I get asked about a weight or metabolic “set point” regularly. Usually people bring up the “set point” when they want to talk about why they are unable to lose weight. The “set point” is a very common subject in beauty and fashion magazines, for some reason. I see articles all the time talking about how you shouldn’t need to diet, just throw the scale away because your body will naturally revert to whatever is your “set point” and that’s the weight you should be and you can’t fight it. Nothing could be further from the truth.
I really, truly think that if you want to lose weight, that’s great, but that if you don’t want to lose weight, that’s great too – I think everybody should be happy in their own body, regardless of societal expectations. But if you’re trying to lose and failing and blaming it on a set point, it may be time for some tough love.
There is no such thing as a “set point weight” that a body wants to be. My weight is determined by how much fuel I put in it versus how much fuel I burn. If I put more fuel in than I can burn, it will be stored as fat. If I don’t put enough in my body will consume the existing tissues. Simple, right? So, with that in mind, what is the “set point”? It can only be the level of fueling I regularly consume averaged over the course of weeks or months. If when I’m going about my daily life I typically consume more calories than I need, I will carry that as fat. It’s not a body set point, it’s a lifestyle set point. If my body always returns to a certain weight, it’s because I’m comfortable, and naturally returning to, those eating and exercise habits which are fueling my body to be at that weight. If I don’t like that weight, then I’ll want to determine where substitutions and modifications can be made to reduce the level of caloric intake I am regularly netting via diet and exercise. And I’ll need to make those changes permanent.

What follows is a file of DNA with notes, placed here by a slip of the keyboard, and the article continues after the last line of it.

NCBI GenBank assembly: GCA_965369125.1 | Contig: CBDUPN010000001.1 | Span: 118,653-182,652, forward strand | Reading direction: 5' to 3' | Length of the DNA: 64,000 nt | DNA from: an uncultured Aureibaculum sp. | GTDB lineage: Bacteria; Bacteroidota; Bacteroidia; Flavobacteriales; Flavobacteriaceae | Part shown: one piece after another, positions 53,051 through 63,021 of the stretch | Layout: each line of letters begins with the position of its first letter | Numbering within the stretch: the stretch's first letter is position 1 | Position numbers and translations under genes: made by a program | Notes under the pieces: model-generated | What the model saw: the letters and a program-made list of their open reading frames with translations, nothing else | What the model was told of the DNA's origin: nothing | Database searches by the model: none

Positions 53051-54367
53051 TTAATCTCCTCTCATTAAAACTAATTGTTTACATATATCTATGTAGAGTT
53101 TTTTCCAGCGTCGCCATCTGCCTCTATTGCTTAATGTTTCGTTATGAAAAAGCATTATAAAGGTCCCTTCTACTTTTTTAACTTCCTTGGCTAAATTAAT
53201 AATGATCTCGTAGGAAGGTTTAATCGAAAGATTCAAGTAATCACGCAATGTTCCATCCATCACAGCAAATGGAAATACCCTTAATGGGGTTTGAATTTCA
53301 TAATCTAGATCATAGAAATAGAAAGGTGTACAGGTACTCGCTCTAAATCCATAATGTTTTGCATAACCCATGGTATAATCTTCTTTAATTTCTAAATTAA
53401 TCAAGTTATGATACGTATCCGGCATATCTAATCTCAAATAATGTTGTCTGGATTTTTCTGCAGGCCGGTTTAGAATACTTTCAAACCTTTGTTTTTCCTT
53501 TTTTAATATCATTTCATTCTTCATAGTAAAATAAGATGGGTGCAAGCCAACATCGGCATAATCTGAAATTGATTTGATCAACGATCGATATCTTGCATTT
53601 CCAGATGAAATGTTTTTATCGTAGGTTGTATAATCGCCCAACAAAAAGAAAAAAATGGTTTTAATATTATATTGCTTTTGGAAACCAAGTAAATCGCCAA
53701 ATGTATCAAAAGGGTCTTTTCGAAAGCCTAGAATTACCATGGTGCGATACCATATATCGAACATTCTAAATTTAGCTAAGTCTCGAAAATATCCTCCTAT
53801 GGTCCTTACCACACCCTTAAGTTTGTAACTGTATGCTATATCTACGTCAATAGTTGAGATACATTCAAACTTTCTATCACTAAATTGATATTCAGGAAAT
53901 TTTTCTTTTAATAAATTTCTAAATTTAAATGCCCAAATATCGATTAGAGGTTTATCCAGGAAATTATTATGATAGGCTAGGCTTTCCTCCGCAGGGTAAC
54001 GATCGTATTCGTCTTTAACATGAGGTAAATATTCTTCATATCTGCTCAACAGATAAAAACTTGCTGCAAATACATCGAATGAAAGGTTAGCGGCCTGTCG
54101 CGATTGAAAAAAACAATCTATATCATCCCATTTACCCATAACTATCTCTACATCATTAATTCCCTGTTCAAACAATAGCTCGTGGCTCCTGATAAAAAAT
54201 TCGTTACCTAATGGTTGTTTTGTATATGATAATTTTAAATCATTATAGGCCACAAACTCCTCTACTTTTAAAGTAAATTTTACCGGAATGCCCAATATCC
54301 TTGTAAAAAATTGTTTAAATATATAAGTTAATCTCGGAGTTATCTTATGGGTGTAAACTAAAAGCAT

If I don’t want to make those changes, or to make them permanent, I have the option of accepting the weight that the lifestyle I want to live results in – there is nothing wrong with that. However, it would be intellectually dishonest for me to claim that my weight is due to a “set point.” My weight is due to a lifestyle that I have created, based on the choices I am willing (and not willing) to make.
When I was in my early 20s I didn’t own a scale, ate whatever I felt like and regulated based on how my clothing fit, and I ended up weighing over 380 pounds. At the time I believed the beauty magazine myths about a “set point” and I thought, Gosh, my set point must be high. No, it is not even possible that my body “wanted to be” at 400 pounds. I was morbidly obese because my lifestyle was out of control. I wasn’t paying attention and I didn’t have any tools for regulating or even measuring my daily intake. Most people need to exert at least a little bit of attention and control over their diets. Probably not to the extent that I do, but some.
I found this article today, written by an Actual Real Scientist about metabolic set point. This is a very concise, scientifically-based summary of the science (or lack of) on metabolic set points. I’ve found this to be accurate in my own experiences. It’s a quick read, and I highly recommend it.